Montreal, April 7, 2020 – In addition to a health crisis, the coronavirus pandemic raises concerns about an economic crisis. While several commentators draw parallels with the Spanish influenza, a new publication launched by the MEI analyzes the economic lessons that should be learned from this historical episode.
“There are two main lessons: The short-term costs will be substantial, and the size of the long-term costs will essentially depend on the public policies that we will put in place,” says Vincent Geloso, Associate Researcher at the MEI and author of the publication.
“A recent study shows that in a given country, the Spanish influenza pandemic reduced real GDP per capita by 6%. That’s a significant reversal,” observes the researcher. “It must be noted that the Spanish flu killed mostly workers in the prime of life,” he adds. “The social distancing measures currently in effect to fight the coronavirus entail a considerable reduction of work that could rival that of the Spanish flu.”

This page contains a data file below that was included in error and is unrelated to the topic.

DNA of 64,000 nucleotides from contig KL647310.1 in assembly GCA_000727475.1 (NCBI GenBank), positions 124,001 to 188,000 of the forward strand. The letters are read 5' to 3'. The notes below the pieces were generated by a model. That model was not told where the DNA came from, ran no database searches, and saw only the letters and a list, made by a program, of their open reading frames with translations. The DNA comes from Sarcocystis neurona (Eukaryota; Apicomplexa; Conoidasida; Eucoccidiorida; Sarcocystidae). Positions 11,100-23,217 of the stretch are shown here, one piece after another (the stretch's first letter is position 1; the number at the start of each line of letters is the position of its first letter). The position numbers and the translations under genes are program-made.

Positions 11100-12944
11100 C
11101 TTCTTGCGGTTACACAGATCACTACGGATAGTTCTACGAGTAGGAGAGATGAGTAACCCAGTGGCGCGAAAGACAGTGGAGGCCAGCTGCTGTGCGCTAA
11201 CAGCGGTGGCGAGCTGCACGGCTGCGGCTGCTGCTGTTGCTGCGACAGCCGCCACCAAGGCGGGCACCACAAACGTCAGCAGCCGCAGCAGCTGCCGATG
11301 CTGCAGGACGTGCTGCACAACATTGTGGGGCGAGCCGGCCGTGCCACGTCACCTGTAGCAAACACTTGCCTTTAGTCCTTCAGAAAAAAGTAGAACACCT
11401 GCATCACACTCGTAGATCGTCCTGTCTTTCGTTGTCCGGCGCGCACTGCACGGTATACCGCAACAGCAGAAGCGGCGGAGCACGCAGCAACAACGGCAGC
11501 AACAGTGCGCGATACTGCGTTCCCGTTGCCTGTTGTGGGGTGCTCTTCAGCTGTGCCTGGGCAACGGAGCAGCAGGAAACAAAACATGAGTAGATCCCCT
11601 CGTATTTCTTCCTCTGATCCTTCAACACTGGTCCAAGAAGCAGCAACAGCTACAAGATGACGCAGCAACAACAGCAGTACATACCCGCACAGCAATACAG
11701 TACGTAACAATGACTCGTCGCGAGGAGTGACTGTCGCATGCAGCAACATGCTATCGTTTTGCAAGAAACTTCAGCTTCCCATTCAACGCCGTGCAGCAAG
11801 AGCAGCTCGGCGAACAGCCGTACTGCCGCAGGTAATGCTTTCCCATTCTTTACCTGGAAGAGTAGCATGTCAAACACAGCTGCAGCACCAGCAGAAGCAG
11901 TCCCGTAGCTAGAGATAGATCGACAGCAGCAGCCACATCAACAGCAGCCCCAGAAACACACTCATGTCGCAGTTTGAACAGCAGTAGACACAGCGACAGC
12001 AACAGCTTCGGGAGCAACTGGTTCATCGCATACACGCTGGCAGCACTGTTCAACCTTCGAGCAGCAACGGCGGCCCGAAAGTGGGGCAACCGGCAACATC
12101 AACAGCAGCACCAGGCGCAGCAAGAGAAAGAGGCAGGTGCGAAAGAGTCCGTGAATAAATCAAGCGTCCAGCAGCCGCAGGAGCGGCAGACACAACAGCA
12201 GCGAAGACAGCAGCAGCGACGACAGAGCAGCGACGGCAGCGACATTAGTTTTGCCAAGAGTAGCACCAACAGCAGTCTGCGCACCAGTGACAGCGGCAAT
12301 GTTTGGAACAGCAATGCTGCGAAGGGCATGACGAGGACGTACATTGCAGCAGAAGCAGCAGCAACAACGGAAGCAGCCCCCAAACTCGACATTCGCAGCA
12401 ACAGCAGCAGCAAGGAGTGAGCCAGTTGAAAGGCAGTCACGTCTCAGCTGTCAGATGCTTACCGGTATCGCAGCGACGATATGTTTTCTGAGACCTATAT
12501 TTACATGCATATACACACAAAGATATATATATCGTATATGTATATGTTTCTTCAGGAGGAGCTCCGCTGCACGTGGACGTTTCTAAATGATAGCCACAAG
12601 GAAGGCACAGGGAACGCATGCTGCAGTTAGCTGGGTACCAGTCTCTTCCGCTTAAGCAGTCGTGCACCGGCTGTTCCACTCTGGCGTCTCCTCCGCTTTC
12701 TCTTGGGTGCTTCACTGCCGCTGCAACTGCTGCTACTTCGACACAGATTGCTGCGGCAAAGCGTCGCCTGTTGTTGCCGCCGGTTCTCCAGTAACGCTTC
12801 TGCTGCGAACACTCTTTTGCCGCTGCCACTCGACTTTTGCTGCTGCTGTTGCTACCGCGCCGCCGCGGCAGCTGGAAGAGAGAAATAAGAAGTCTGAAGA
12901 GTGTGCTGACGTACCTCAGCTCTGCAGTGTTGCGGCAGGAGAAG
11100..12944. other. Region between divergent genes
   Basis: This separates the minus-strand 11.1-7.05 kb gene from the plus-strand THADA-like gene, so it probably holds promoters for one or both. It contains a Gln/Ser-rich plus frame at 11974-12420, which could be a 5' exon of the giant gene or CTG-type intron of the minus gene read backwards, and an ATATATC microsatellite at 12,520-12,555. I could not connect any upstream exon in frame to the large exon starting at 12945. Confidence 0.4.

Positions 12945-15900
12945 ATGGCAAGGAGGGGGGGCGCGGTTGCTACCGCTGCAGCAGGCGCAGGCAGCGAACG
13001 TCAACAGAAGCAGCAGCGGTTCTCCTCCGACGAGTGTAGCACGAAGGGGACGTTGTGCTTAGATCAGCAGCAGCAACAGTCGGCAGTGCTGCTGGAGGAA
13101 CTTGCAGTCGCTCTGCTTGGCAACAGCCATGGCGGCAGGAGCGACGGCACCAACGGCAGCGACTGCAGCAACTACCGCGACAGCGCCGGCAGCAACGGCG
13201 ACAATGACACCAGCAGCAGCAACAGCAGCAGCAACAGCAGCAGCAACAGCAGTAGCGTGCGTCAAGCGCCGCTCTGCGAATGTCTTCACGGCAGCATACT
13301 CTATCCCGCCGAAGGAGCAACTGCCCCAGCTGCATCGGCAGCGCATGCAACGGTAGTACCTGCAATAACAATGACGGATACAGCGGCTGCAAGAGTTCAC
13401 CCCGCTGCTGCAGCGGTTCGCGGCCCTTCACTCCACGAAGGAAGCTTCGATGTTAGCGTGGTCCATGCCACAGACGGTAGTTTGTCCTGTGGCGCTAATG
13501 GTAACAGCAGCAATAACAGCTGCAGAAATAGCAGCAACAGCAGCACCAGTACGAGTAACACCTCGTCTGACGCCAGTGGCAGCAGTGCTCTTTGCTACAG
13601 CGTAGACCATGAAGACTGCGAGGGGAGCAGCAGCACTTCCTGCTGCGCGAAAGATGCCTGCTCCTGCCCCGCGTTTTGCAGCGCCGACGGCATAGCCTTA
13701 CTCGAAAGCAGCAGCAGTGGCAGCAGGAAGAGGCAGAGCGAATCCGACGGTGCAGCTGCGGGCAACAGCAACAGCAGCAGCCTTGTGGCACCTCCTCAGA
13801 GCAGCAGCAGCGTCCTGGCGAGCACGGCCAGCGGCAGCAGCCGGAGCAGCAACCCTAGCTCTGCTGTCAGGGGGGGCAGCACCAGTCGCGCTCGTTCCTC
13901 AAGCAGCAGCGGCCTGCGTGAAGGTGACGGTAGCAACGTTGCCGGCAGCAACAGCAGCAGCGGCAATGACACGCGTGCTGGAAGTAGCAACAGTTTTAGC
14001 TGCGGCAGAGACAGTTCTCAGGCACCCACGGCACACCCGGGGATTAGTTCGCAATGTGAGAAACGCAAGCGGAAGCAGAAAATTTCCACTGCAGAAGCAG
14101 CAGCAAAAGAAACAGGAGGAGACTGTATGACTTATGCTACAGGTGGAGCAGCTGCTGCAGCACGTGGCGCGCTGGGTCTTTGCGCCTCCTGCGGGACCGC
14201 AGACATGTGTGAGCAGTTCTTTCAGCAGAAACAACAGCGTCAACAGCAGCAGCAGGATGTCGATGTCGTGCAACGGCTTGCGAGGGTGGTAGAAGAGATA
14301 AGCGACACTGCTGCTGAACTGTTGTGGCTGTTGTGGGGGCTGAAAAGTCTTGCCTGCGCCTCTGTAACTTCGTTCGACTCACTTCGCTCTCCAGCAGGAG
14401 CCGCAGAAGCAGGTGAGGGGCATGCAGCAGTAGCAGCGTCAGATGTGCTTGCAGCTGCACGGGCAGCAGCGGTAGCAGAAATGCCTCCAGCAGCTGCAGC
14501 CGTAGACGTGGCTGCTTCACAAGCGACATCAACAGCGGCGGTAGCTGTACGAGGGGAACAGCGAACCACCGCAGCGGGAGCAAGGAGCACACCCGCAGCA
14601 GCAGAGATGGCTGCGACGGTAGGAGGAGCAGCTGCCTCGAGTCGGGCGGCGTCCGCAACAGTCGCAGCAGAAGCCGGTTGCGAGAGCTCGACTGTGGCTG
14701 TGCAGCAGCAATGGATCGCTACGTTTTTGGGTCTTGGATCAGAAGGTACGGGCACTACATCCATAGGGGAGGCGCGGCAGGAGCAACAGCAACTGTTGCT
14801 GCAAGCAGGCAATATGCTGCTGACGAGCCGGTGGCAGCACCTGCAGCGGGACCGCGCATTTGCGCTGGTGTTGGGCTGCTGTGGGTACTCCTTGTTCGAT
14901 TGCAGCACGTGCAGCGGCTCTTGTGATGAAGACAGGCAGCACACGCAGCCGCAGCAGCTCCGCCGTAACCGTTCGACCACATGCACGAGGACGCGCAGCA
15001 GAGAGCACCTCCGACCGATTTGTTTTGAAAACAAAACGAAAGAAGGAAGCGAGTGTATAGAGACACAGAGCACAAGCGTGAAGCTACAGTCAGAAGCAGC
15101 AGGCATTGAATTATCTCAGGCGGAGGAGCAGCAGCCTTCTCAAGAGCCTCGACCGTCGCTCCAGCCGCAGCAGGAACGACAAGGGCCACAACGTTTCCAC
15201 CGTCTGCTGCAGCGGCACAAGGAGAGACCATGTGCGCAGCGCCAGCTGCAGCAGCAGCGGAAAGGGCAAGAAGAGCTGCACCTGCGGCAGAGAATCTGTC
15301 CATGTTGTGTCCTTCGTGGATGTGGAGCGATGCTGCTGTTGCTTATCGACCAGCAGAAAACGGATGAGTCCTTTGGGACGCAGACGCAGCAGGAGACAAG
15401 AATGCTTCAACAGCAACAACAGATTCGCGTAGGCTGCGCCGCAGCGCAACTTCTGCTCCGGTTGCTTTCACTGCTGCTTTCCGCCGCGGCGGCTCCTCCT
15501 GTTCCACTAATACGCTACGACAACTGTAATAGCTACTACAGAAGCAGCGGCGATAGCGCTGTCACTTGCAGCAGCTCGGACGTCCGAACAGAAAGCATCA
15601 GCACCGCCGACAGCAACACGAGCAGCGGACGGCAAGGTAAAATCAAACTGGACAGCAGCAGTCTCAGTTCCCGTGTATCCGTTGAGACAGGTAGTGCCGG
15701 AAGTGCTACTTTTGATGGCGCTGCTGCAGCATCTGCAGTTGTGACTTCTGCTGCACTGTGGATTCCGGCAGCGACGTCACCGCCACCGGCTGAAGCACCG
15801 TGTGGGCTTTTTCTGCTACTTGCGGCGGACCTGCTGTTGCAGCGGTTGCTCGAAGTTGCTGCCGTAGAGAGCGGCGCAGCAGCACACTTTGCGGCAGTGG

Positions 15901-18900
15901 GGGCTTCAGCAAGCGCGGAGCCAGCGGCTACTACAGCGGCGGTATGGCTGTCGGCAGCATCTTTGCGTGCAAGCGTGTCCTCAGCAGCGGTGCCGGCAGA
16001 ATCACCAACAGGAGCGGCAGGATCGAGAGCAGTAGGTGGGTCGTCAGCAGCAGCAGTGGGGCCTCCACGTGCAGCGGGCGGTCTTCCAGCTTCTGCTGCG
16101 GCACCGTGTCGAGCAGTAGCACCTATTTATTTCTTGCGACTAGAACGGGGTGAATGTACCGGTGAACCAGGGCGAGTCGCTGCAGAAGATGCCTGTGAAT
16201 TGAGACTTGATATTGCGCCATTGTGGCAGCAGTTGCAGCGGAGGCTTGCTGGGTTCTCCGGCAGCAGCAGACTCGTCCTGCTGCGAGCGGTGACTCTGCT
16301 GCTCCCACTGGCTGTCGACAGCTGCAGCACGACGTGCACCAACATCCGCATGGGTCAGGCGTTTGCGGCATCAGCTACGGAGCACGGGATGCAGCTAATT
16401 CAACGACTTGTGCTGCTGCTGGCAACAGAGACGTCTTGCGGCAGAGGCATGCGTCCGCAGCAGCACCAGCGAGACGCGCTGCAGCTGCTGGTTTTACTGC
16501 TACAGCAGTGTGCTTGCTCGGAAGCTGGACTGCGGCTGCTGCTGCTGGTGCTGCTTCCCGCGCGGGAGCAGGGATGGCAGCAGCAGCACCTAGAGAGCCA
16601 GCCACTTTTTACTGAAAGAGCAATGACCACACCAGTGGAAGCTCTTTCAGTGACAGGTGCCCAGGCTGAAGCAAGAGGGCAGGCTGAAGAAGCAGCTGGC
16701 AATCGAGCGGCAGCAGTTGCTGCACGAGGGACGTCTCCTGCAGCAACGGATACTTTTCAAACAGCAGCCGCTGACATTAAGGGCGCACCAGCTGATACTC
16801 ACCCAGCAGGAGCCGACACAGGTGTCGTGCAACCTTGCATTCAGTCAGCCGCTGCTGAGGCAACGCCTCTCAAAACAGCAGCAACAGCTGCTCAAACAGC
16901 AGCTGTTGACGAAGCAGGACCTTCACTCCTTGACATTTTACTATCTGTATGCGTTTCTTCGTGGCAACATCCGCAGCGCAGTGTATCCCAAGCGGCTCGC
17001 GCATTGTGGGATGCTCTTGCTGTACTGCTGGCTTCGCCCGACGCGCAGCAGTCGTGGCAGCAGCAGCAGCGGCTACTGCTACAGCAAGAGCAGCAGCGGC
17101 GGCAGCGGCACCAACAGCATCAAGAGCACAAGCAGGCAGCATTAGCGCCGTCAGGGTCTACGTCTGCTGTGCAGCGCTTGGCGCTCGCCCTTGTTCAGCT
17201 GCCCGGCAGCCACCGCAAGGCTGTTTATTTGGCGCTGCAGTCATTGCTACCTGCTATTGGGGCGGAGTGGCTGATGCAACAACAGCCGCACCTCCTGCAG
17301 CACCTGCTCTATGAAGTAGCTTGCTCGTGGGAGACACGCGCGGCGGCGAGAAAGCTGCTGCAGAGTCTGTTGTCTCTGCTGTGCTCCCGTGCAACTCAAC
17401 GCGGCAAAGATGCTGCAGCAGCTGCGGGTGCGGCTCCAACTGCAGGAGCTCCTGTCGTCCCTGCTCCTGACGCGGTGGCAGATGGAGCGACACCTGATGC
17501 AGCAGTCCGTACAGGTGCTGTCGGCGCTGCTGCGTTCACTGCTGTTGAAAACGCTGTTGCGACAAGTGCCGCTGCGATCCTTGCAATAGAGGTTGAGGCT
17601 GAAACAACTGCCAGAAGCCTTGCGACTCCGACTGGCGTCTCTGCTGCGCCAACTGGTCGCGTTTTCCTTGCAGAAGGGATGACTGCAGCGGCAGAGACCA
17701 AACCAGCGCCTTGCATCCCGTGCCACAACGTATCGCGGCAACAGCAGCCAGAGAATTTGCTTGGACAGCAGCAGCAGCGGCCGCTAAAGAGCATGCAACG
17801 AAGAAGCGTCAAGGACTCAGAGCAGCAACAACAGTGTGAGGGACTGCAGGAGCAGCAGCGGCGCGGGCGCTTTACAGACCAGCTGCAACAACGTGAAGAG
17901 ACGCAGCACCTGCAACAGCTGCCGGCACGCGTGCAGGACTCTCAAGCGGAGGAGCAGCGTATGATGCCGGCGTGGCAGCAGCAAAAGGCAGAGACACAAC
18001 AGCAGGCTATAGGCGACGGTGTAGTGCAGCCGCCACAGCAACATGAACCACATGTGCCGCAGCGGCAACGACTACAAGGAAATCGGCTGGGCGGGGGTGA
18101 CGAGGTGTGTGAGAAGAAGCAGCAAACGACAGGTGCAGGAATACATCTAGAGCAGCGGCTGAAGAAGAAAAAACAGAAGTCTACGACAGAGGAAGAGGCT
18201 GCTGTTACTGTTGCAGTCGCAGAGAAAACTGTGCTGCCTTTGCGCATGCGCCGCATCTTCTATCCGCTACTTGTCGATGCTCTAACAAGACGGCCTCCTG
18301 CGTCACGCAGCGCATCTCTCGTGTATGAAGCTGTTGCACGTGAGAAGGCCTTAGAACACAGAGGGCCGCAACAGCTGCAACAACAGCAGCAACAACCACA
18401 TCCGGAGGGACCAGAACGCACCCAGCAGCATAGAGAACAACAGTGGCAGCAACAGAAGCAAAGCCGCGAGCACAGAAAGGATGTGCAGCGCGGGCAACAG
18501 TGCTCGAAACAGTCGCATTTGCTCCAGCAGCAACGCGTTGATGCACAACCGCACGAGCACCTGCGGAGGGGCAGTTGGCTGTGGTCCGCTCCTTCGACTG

A silver lining: following the Spanish influenza, there was a rapid economic recovery. In the United States, industrial production bounced back by more than 25% between March 1919 and January 1920. “This gives us reason to hope that the Canadian economy will right itself rather quickly from the economic effects of the coronavirus, since workers will return to work once the contagion subsides,” says the researcher.
“The long-term economic damage of the Spanish flu is not negligible, but it is limited,” continues Mr. Geloso. For example, pregnant women exposed to the Spanish influenza negatively affected the health outcomes of their children, and as a result, their economic prospects.
The most potentially harmful long-term effects are caused by public policies put in place to address the crisis, for example rigid regulation or barriers to trade. “The economic recovery will be quicker if we reduce certain barriers to entrepreneurial activity,” concludes the researcher.
The Viewpoint entitled “The Lessons to Be Learned from Past Pandemics” was prepared by Vincent Geloso, Assistant Professor of Economics at King’s University College and Associate Researcher at the MEI. This publication is available on our website.
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